'Triangle of poverty' in Mauritania worsened by dry soil
At Kiffa, in the heart of the “triangle of poverty,” the desert is synonymous with scorching winds, sand in the streets and a sky tinged by red dust.
The capital of the south-central region of Assaba in the west African country of Mauritania is one of the areas worst affected by desertification and its corollary—a rural exodus.
Rains in this area are extremely rare and irregular. The soil does not retain moisture and the water table is 40m below the ground under a layer of granite.
All these factors have combined to turn the country’s former granary into a frontline region threatened by desertification and deforestation and led it to be rebaptised the “triangle of poverty.”
“The entire country is menaced by advancing sands which destroy fertile lands,” Mauritanian Minister of Rural Development and Environment Moustapha Ould Maouloud said.
“Poverty in Mauritania is synonymous with desertification because the majority of those living in abject poverty in our country are former nomads who have lost everything with the sand and drought,” he added.
He said, “the only way of putting up an effective fight is to plant trees to stop the dunes and renew the green cover. But we don’t have enough finances to do that.”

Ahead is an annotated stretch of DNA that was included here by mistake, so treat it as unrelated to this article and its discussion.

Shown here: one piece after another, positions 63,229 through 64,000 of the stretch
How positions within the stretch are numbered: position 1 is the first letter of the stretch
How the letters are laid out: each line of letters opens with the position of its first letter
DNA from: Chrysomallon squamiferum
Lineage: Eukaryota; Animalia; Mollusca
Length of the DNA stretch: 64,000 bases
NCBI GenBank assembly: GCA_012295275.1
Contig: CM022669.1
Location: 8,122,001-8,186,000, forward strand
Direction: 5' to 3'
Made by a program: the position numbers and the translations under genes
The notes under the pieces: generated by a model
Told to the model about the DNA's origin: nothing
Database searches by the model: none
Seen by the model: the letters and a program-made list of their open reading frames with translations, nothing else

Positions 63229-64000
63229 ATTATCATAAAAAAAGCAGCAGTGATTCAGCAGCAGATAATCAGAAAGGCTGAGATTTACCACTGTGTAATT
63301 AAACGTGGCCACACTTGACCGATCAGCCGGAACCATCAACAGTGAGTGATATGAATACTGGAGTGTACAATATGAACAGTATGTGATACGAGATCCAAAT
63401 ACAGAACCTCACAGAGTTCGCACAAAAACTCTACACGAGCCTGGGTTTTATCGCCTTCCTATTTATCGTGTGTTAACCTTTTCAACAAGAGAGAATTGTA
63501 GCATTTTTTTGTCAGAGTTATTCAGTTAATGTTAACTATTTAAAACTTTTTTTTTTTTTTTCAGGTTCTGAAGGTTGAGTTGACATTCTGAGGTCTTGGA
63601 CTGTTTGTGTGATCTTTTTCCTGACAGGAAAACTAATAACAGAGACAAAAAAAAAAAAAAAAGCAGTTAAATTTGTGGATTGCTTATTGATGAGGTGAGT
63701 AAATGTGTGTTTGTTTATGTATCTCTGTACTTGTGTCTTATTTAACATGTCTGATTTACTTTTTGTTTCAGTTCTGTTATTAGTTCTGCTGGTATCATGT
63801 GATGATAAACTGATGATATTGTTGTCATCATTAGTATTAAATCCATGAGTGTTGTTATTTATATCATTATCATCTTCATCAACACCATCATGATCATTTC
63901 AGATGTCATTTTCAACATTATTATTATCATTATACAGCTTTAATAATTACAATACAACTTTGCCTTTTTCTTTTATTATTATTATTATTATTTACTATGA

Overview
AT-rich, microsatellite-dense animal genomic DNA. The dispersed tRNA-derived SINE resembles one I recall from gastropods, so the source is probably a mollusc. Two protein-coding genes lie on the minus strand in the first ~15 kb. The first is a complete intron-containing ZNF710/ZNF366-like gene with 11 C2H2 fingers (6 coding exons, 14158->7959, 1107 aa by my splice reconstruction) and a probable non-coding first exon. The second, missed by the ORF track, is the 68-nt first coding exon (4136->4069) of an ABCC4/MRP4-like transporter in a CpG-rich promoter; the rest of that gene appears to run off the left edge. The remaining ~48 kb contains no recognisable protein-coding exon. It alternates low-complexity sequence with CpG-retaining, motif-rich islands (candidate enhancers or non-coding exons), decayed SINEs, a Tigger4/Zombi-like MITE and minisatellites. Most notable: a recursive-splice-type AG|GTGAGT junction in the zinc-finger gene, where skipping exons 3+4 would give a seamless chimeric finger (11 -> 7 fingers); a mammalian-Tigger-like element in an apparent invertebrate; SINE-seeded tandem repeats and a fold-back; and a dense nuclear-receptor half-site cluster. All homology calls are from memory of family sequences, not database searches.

Sand is everywhere on the bitumined road linking Kiffa to the Mauritanian capital Nouakchott with dunes often blocking the road.
To fight this daily phenomenon, enormous bulldozers have been deployed to clear the roads.
Some hardy trees, imported from Asia, have been planted on both sides of the tracks to stop the sands.
Outlying villages have been badly affected and so has farming.
“The government is conscious of the gravity of the problem and has as its objective the mobilisation of the maximum amount of resources to combat the problem,” Ould Maouloud said.
On the ground, many Mauritanians have launched individual or collective initiatives, some of which have achieved a degree of success.
The accent is on barricading areas where trees and bushes have been planted to stop the desert and to prevent livestock from destroying them.
“These efforts have had a real impact on the daily lives of inhabitants and above all on emigration, which has slowed down,” said Cheikh Ould Toufeil, sub-prefect of Assaba.
Water storage facilities and wells have been built with the help of organisations such as the World Food Program.
At Gouroudiel, a village of 230 households, the residents have just finished building a barrage which will allow the irrigation of about 20ha, where millet and other crops will be grown.
“There was a dyke which quenched our thirst for 13 years but it is now dry,” said Ibrahim Ould Sidi Mahmoud Ould Djouba, the aged village chieftain.
“Thanks to the barrage, we hope many families will return and life will be back to normal.”—AFP